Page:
High suicide risk in veterinary practitioners
A study published in the September issue of the Journal of the American Veterinary Medical Association shows a significantly higher rate of death by suicide in veterinarians compared to the general population. The study, investigating suicide rates among female and male U.S. veterinary practitioners from 1979 to 2015, found male veterinarians were 2.1 times and female veterinarians were 3.5 times more likely to die by suicide than the general population. These facts lie in stark contrast to the general U.S. population, in which females are more likely to consider suicide and males are more likely than females to die by suicide. The AVMA study indicates that, “an unusual paradigm seemingly exists within the veterinary profession, in which female veterinarians have a higher prevalence of risk factors for suicide.” With 2016 U.S. veterinary school enrollment now comprised of 80 percent females, the study predicted the number of suicide deaths among female veterinarians could increase.
Ragan Adams, MA, DVM, isn’t a mental health expert but as a longtime veterinarian, she said the numbers are troubling. To her, the cultural shift toward speaking openly about mental and behavioral health allows her to speak about it and how it affects the profession she loves.
“I think that I’m contributing in a beneficial way by saying, ‘sure, let’s talk about it so we can get at ease talking about it and then we can start getting some real answers’,” Adams said. “We’ve got to get rid of the stigma that it occurs, the stigma against talking about it, the stigma about getting help or seeking treatment and that can only occur when regular people talk about it.”
The above study, led by Tracy K. Witte, PhD., analyzed the 197 deaths of veterinary professionals and five veterinary students from 2003 to 2014 who died by suicide. According to the study, the transition in veterinary school enrollment since 1970 from being 90 percent male to 80 percent female and the associated sex differences in suicidal behavior, make the lack of studies problematic for a study group that has changed profoundly. With only three studies of suicides among U.S. veterinarians, two dating prior to 1996, the call is for additional data.
Of the veterinarian suicides studied, 79 percent were in a clinical occupation and 75 percent of male veterinarians and 70 percent of females worked exclusively or predominantly with companion animals. Research has indicated long work hours, work overload, practice management responsibilities, client expectations and complaints, euthanasia procedures, and poor work-life balance may be at play.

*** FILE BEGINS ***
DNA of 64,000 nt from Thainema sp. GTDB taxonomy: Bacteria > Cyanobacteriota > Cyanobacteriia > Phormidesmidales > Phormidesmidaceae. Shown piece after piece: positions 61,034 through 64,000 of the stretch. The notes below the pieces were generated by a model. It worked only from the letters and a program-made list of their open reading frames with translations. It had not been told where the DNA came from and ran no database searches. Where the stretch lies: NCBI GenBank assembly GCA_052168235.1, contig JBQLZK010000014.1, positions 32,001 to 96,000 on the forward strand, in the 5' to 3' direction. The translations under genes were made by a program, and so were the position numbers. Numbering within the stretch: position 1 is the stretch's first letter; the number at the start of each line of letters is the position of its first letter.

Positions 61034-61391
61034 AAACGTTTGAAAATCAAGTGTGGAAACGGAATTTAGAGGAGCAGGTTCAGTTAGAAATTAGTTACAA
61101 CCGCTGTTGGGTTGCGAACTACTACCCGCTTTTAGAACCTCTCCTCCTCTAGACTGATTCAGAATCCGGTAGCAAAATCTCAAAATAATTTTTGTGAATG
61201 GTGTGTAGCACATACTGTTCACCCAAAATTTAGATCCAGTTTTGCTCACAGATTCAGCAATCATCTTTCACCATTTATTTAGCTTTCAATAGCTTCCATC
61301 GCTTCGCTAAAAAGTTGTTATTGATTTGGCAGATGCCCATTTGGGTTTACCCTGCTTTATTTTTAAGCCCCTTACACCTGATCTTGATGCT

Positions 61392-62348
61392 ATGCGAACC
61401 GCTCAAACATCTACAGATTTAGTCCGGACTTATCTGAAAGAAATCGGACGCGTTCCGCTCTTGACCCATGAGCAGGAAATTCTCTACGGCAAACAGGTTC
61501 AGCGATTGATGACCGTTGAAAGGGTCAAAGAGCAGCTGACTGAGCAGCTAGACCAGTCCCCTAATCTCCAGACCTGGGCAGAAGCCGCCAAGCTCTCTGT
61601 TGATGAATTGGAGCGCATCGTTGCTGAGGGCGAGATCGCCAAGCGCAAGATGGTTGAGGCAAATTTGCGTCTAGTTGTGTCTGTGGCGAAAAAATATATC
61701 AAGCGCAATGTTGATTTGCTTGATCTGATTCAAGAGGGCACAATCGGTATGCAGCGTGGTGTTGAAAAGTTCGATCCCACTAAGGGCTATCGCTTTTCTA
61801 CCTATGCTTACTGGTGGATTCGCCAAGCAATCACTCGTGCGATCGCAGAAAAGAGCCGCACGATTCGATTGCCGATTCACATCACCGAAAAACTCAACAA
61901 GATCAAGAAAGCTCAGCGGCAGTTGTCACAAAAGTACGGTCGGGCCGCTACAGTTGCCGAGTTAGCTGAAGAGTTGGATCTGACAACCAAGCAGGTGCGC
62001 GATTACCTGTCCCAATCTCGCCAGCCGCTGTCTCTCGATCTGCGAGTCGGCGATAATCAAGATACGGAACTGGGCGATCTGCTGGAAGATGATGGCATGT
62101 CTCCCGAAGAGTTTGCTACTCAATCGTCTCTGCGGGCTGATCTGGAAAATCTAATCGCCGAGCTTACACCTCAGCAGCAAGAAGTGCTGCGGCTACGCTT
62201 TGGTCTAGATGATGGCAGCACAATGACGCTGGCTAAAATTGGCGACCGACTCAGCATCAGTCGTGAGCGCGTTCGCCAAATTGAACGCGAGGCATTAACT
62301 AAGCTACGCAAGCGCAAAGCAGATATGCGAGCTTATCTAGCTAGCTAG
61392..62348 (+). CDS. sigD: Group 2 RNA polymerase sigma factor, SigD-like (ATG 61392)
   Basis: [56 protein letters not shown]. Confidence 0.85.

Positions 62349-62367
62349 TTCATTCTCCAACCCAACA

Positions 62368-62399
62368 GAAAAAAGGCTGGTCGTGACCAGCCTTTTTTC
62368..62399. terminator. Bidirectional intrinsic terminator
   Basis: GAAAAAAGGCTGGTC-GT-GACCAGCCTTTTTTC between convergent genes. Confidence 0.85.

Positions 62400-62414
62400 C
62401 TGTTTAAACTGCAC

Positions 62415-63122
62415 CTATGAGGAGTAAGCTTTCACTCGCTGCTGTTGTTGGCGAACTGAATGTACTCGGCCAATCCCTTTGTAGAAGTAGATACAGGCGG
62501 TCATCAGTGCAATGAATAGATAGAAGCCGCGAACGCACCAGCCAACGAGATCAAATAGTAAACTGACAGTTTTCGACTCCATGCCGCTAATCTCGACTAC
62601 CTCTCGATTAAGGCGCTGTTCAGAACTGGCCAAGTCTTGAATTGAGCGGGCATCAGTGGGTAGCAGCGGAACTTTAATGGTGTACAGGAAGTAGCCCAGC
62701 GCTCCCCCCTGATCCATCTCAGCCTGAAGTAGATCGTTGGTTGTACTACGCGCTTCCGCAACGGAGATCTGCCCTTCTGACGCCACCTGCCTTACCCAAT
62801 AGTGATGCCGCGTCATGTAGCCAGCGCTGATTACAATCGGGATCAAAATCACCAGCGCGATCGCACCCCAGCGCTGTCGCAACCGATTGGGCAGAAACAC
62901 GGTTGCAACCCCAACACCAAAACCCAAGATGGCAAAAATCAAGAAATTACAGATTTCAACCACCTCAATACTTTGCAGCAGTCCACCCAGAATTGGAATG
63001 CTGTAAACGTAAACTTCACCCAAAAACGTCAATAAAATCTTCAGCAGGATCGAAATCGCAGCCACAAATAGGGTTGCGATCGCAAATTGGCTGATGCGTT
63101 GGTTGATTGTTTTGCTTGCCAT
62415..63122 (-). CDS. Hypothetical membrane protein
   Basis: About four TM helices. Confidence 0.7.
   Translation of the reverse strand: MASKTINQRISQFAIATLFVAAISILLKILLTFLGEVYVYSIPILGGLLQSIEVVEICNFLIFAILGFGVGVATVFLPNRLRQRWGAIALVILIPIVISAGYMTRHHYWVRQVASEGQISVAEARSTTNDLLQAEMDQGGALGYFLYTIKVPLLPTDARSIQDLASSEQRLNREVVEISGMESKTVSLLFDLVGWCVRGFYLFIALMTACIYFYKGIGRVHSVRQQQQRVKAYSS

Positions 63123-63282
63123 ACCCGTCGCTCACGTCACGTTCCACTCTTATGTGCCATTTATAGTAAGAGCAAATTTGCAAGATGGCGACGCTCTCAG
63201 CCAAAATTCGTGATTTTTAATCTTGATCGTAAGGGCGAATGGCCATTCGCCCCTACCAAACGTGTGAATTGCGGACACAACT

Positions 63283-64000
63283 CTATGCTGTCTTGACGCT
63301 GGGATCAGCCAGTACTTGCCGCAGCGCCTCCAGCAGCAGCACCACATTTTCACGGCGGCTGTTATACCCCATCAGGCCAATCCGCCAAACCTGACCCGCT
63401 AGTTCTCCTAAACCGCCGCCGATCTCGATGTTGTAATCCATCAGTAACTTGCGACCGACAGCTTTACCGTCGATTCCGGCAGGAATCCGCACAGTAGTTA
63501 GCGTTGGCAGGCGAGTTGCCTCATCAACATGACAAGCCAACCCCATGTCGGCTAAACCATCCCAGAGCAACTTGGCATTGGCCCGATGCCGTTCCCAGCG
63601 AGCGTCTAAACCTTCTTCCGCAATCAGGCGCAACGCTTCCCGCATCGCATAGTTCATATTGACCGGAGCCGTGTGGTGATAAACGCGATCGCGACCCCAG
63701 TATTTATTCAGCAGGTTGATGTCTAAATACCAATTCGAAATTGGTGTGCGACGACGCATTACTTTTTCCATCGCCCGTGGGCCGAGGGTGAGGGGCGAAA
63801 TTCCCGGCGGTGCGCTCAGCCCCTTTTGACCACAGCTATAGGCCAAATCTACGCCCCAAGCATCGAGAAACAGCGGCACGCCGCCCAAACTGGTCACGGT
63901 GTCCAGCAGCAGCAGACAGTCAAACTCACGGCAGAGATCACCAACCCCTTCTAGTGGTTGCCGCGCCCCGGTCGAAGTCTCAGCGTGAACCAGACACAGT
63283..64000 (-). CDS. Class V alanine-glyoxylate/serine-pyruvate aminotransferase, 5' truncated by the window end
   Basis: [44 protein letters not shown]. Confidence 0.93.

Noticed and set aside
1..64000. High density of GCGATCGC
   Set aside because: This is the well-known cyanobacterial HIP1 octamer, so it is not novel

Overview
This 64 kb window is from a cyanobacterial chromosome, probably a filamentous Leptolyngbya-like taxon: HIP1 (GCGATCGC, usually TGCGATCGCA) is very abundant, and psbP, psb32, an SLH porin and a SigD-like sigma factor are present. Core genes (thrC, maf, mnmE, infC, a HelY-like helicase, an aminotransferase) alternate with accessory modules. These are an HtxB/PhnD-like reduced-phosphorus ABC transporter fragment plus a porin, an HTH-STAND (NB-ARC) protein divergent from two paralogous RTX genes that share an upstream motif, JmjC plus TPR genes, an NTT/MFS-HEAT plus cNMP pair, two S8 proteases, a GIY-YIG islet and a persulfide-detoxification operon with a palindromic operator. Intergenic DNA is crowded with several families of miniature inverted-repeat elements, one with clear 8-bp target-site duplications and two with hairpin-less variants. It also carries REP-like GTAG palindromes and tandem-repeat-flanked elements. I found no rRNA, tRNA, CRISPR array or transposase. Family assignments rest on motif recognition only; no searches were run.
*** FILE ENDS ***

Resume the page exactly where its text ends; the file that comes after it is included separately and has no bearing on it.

A focus on mental health, especially in farmers and ranchers, has borne crisis lines and a general awareness as producers face low commodity prices, weather woes, and other stressors. Adams said there are a number of factors the rise in suicides can be attributed to, making the need for studies and data urgent.
“It’s time to study this issue,” she said. “If this were an animal disease, we would have done research on it.”
Adams said veterinary schools around the country are talking with students about mental health, something she said she hopes will allow the conversation to continue with those students as they go into practice. Many veterinary schools, including Colorado State University, are also incorporating mental health information into the curriculum.
A recent survey cited in the study of 11,627 U.S. veterinarians found they were more likely to experience current serious psychological distress, have a history of depression, and have experienced suicidal ideation as compared to the general U.S. population.
One of the findings reveals that veterinarians as a whole did not have a higher likelihood of past suicide attempts, with two hypotheses offered by the authors. Either those in the occupation are less likely to act upon the suicidal thoughts they have or, more concerning is the hypothesis that veterinarians who are suicidal are more likely to have a fatal outcome on their first attempt. The study said pharmaceutical poisoning is the most common means with one of the study conclusions suggesting that improving administrative controls for pentobarbital (the drug most commonly used in euthanasia) access may be a prevention strategy.
A September NPR article on veterinary suicide said online trolling and threats from pet owners and others, who blame the veterinarians for the death of a companion animal are additional stressors. A cyberbullying campaign led to the 2014 suicide of a New York City veterinarian. In response, Not One More Vet, an online mental health support group for veterinarians was formed by Dr. Nicole McArthur. The Facebook group has over 18,000 members. ❖
— Gabel is an assistant editor and reporter for The Fence Post. She can be reached at email@example.com or (970) 392-4410.